Conyers promises a fight to get health-care reform bill through Congress

By Tim Louis Macaluso for

To the Baby Boomers who packed the Rochester Museum and Science Center’s Eisenhart Auditorium last night, Representative John Conyers (D-MI) is something of a folk hero. He has pushed for health-care reform for more than a decade. In his soft-spoken Walt Disney-like voice, he said, “We’re at a crossroads in this country,” referring to the ailing US health-care system. Meeting President Barack Obama’s request for a bill he can sign into law by the end of this year that would reform health care is going to be difficult, he said.

Conyers is the author HR 676: The US National Healthcare Act, a single-payer approach to health-care reform. He was here to talk about the bill and the obstacles to getting it through the House and Senate at “Rochester Speaks Out.” The meeting also featured Representative Eric Massa (D-NY), actress and activist Mimi Kennedy, and University of Rochester professor Theodore Brown. Rochester was one of 50 cities nationwide holding similar meetings.

Conyers warned that just because Democrats hold power in the White House and control the House and the Senate, history shows that Democrats can’t be relied on for health-care reform any more than Republicans. Former President Bill Clinton and his wife, now Secretary of State Hillary Clinton, not only sought the wrong advice on crafting new legislation, they made it too complicated, Conyers said.
Obama, he said, is heading down a similar path.

“Some of the people in his Cabinet are not the smartest people,” Conyers said.

And he is worried that Democrats will not have the political will to stand up to opponents of single-payer care. Polling from mainstream media shows that the public knows that the health-care system doesn’t work, but is divided about action to correct it.

HR 676 has 75 co-sponsors, but there are Democrats who still have not signed on to the bill, including Rochester Representative Louise Slaughter. And some Democrats in Congress, Conyers said, are actively trying to block the bill.

Part of the reason similar bills have failed in the past, Kennedy said, is due to an attitude in American society that says, “Some people are going to suffer, probably due to their own self-inflicted misfortunes.” Many Americans seem to believe that the reason people don’t have health care is because they are unemployed or work low-skills jobs. More education is needed to help Americans shift away from a system that links health care to employers, Kennedy said.

Since taking office, Massa said that he has had 35 families come to him for help because a child or a parent was being denied life-saving medical care from insurance companies.


  1. Kenny on June 2, 2009 at 3:37 pm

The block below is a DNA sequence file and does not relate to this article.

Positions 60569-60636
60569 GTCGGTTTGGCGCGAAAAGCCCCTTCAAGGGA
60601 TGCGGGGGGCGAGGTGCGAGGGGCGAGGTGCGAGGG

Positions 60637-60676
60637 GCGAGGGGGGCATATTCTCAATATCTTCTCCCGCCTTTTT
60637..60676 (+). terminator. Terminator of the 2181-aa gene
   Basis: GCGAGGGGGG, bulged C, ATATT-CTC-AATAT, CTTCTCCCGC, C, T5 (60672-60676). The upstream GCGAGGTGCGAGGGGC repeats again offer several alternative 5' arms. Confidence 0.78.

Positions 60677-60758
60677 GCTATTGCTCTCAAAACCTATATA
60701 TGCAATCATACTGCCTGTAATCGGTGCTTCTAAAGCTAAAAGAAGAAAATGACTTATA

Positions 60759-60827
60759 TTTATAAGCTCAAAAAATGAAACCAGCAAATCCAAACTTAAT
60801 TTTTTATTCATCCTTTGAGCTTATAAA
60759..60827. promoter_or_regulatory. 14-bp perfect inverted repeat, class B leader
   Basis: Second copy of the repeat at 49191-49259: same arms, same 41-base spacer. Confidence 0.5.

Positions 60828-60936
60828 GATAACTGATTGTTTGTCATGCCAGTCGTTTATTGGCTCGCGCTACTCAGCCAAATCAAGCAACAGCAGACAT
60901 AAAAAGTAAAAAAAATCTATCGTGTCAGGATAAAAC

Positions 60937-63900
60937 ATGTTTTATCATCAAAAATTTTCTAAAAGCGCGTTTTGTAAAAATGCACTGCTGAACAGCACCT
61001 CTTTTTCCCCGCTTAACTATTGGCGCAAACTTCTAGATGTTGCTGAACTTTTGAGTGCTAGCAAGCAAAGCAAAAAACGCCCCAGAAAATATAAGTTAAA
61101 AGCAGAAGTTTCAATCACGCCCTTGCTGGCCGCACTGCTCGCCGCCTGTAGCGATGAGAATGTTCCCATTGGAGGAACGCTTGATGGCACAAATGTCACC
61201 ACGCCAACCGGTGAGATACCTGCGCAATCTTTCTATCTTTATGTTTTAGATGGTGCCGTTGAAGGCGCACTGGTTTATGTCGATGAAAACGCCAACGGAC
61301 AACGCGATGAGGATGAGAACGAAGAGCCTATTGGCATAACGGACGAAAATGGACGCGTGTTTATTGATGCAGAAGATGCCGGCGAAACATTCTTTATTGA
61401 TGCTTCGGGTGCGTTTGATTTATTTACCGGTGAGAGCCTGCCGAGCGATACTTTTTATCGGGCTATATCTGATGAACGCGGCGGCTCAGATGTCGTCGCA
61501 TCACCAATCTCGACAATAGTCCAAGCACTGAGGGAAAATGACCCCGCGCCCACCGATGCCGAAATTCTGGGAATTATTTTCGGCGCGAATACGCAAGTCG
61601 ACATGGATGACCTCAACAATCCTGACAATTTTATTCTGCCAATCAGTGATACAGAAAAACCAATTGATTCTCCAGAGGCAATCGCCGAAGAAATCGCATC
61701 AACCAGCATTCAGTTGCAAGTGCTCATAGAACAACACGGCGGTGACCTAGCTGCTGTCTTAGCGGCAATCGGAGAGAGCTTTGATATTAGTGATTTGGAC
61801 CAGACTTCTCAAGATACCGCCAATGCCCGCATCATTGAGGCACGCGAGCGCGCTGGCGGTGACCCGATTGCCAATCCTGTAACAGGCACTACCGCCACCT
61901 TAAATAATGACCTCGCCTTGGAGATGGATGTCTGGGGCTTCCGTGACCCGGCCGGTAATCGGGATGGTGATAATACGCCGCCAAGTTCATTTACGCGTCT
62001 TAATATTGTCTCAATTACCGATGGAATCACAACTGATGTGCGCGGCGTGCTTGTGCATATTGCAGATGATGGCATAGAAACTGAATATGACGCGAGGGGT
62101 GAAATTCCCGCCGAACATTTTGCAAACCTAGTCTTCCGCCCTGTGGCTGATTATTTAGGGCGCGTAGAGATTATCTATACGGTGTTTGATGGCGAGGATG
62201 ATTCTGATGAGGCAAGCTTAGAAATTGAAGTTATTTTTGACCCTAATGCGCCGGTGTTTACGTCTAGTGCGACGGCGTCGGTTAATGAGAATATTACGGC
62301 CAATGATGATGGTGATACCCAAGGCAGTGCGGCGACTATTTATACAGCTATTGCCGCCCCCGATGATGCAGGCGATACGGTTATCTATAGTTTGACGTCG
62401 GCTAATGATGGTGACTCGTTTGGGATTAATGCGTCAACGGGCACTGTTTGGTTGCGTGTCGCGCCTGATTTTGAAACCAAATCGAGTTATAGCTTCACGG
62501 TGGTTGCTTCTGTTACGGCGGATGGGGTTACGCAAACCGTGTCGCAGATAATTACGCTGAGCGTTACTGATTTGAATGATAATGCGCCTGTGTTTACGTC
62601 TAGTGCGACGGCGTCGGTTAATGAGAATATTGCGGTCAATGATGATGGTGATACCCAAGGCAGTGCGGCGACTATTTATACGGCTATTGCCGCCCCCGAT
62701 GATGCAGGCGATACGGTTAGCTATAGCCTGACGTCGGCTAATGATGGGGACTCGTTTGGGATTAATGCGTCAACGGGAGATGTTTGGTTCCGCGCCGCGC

I have no doubt in my mind that we CANNOT simply sit around and wait for healthcare reform to be handed to us on a silver platter. There are too many vested interests in decent healthcare continuing to be a privilege of the wealthy in the USA, while in Europe, even with the defects it may have,healthcare is available to all, as it should be. It is a basic right. We need to start demanding more for the money we pay in Social Security taxes, instead of being as docile as we have been in the past. We need to start questioning. WE are supposed to be the government in a government, and if our representatives don’t do what we want them to, are we going to shrug our shoulders, lower our heads and accept our humilliating and injust “fate”? We certainly shouldn’t! Stand up for your rights!!!

  2. MOCKBADOC on June 3, 2009 at 11:04 pm

    Well said, Kenny!!! I couldn’t agree more! I am standing up for my rights, too. As a doctor myself, I have a right to life, liberty, and the pursuit of happiness.

    I choose to stand up for my right to life by refusing to allow others to claim a false “right” to my skills and abilities, hard-won by years of debt and struggle, by enslaving me within the confines of a socialist health care system.

    I choose to defend my right to liberty by refusing to enter into a doctor-patient relationship with people simply because I am forced to by the government, at the point of a gun, or with the threat of removal of my licensure, and therefore, the threat of the removal of my ability to feed my family. I will not be coerced by threat of force.

    Finally, I claim my right to pursue happiness by making a living by plying my trade. It’s no different than a grocer or a plumber, or a carpenter, or a machinist expecting to be paid for their work. What I do has an intrinsic value, and I assert that I have a right to negotiate directly with citizens to determine an appropriate price to be attached to the service that I provide. I also reserve the right to give my services away for free to the needy, but at my discretion, as charity.

    Thank you for your very well-stated post, reaffirming individual rights! And here I was, thinking that everybody on this site was just a blind guide. How silly of me.

    Your pal,

  3. Ronald Moreno on June 4, 2009 at 12:08 am

    Please, We need single payer universal healthcare now……What about a government by and for the people? Its about time.

  4. James Pence on June 5, 2009 at 1:30 pm

    Conyers had this to say about Barack Obama:
    ” We seem to be getting an inordinate amount of reverse advice giving.”
    “Well, listen to Amy Goodman.” She’s got the tapes of him making some of the most brilliant remarks in Support of HR 676 that anybody has ever made, but he ain’t making them now.”
    The 45 second video clip of that.